Following my shared message with JJ Sunday, it got me to thinking that it was time to revisit a subject of certain importance in relationship to worship. Our point/counterpoint message was shared in order to help us to consider and realize the big picture concerning worship and not to get caught up in meaningless arguments. A short excerpt from what JJ shared -- "after the last song of (a) service -- after we clapped during it -- our preacher got up and literally yelled at us, three teenagers, and told us that it was Biblically wrong. He was red faced, eyes bulged, sweating and literally making everyone uncomfortable. But this is how I was taught I was "doing something wrong." Another not-so-fine example of a person (preacher) taking down a mosquito with a bazooka...and completely missing the point...missing the big picture.
Unfortunately, this is not a unique experience, as I have another church leader friend who shared with me awhile back concerning an experience where people walked out of a baptism because some people applauded the baptism. The irony is that those who make such a big deal about things like clapping can't figure out why so many (of their) young people, when they get to be an age of accountability, leave the fellowship for other ones...or leave Christianity all together.
There is a similar message following... A message from Edward Fudge's gracE-mail and the wise answer he shares -- A concerned sister writes: "A teenager led a song at our church recently, and the teens and a few adults clapped during the chorus. Three families walked out in disapproval. My son does not understand why people cannot express themselves this way without others being offended."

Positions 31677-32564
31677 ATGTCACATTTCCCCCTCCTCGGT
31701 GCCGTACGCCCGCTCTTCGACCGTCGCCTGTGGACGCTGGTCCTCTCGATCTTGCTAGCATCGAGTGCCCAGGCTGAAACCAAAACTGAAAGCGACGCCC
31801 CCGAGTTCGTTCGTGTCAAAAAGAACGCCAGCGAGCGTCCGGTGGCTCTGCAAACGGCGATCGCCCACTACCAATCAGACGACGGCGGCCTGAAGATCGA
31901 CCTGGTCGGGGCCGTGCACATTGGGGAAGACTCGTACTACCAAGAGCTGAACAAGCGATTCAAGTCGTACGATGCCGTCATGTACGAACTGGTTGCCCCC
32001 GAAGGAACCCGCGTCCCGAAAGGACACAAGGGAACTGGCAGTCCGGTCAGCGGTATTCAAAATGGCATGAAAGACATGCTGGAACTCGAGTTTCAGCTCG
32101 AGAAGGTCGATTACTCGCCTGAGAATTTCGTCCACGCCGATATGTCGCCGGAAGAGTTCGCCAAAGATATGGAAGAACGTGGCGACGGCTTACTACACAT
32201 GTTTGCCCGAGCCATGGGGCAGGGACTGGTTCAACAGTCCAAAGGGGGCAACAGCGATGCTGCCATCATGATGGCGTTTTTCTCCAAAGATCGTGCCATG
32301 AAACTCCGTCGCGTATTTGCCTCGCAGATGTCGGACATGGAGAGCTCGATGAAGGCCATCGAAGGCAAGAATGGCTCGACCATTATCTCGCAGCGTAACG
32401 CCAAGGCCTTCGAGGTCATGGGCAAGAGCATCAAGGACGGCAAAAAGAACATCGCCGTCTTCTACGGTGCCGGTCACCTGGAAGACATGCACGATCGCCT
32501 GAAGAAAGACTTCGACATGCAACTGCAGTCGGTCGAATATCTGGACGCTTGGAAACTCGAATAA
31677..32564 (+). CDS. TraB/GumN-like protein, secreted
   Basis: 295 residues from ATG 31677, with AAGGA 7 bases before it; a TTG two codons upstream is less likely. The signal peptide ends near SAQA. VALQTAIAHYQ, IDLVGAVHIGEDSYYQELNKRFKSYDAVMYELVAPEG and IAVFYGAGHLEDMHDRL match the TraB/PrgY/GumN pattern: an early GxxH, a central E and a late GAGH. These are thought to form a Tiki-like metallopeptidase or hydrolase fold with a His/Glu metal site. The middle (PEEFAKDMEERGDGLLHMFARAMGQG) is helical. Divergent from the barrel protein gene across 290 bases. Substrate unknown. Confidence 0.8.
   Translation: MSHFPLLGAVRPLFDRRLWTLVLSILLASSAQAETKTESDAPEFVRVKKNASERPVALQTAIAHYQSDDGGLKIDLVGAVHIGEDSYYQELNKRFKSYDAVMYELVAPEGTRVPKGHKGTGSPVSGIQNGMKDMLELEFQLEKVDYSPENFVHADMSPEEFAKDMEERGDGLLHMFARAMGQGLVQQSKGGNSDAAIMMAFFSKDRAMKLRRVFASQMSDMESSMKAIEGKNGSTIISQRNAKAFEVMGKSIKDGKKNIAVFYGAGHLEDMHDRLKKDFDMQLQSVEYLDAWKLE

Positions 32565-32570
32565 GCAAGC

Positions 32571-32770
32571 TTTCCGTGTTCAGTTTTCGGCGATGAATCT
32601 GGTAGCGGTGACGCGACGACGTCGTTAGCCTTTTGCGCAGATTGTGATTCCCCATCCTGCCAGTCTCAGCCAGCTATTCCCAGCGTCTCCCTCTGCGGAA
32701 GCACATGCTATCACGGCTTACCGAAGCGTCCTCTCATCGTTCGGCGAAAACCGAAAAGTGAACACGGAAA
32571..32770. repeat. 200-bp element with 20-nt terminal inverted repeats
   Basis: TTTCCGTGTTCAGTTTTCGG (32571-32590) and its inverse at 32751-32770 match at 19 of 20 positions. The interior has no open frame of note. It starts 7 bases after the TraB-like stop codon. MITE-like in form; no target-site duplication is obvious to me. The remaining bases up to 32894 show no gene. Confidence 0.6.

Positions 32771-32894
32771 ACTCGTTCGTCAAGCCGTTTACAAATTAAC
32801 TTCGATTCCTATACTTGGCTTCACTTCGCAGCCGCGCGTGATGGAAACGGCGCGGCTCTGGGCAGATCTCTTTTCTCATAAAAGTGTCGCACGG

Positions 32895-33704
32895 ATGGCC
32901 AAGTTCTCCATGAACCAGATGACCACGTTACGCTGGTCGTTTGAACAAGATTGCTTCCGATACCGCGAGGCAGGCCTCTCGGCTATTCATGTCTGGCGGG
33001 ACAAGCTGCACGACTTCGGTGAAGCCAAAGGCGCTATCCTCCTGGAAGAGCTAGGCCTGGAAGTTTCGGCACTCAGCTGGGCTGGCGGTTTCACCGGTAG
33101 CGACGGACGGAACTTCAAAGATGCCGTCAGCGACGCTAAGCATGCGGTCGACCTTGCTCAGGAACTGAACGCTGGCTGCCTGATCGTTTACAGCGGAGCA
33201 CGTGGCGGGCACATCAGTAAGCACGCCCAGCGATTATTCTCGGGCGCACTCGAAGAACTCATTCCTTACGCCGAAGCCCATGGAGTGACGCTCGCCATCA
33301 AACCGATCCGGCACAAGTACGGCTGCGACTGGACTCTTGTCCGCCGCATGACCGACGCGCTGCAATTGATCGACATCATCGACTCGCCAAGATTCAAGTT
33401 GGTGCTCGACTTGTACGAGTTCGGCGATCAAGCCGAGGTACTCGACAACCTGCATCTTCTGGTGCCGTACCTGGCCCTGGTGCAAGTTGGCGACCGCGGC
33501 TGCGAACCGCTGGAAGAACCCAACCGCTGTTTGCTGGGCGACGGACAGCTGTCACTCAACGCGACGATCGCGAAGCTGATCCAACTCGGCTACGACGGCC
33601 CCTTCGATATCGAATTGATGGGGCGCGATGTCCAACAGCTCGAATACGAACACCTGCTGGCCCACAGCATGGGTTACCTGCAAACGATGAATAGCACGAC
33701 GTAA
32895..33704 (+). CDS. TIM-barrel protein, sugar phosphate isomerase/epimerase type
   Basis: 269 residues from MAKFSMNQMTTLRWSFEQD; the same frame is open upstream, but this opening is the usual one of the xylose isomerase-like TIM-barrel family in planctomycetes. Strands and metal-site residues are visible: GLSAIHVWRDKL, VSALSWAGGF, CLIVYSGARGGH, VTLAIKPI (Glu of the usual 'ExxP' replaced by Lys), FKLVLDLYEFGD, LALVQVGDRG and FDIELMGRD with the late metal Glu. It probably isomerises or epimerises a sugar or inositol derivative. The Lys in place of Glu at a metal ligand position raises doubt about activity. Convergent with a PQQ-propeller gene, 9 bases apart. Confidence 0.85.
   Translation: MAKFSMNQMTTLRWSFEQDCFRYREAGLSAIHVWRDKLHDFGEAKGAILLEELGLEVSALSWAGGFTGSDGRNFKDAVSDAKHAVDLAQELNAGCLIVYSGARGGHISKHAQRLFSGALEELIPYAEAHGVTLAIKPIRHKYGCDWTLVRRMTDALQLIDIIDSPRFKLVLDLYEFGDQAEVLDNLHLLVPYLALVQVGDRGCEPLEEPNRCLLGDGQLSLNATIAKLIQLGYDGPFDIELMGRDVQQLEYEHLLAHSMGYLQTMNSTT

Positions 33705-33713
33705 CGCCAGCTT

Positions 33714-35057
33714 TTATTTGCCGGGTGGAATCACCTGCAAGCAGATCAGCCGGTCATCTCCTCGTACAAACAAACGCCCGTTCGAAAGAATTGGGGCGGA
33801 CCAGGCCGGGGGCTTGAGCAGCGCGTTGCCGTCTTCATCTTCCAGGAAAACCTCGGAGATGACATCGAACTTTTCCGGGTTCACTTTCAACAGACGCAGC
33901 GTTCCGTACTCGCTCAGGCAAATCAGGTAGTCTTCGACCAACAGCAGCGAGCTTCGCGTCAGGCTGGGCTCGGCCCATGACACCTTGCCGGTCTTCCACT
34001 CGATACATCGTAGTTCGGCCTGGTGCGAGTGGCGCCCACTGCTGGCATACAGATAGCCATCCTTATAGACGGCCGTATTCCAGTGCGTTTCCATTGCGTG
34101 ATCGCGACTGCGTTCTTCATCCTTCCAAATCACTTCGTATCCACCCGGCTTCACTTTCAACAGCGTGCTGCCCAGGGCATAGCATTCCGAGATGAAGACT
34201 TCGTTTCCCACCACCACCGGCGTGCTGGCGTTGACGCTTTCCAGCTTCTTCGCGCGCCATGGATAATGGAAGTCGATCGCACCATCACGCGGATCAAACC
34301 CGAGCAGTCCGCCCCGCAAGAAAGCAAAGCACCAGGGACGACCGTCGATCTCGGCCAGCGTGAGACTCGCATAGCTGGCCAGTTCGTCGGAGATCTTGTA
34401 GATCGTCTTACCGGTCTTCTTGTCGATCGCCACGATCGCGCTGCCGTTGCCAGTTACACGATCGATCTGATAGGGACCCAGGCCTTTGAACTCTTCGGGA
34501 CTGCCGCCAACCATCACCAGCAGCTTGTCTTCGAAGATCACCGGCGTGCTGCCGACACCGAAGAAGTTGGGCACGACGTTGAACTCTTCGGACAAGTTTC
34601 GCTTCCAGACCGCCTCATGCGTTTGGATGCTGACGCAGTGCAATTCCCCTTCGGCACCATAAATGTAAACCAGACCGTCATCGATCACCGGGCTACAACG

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The Bible certainly talks about clapping the hands in worship. David exhorts: "Clap your hands, all peoples; shout to God with the voice of joy" (Psalm 47:1). The New Testament church used the Psalms in worship, including this one (1 Cor. 14:26; Eph. 5:19; Col. 3:16). Several of us North American Christians have only recently learned to clap, although many Christians around the world have always done so when appropriate. In daily life, we typically clap to express joy and celebration, or we applaud to show someone honor. It would be sad indeed to think that anyone who knows the Lord can think of nothing to celebrate, and God is certainly worthy of all our honor. There is a time for quiet meditation and a time for joyful exhuberance.
It is unfortunate that people so easily confuse their personal preferences with God's desires. The Bible calls for a great diversity of expression and bodily postures in worship. We all would do well to remember that and not to think that our own familiar forms are the only ones permitted. Genuine worship which is spontaneous and high volume reaches God's ears in heaven, as do the prayers of those who kneel to pray and sincerely read their prayers from a book. According to the New Testament, God is far more interested in the devotion of the heart that expresses worship than he is in the externals by which that worship is expressed (John 4:19-24).
I am happy that teenagers want to attend worship meetings in the first place, and that they are excited about taking part. Wise church leaders will seek to encourage appropriate forms which constructively provide for the needs of all their members. Mature members will learn to focus on God regardless of worship style, and not limit their attention to their own personal comfort and satisfaction. Worship is about God -- not about us. Unless we keep that truth in mind, our own songs and prayers just might be bouncing back off the ceiling.
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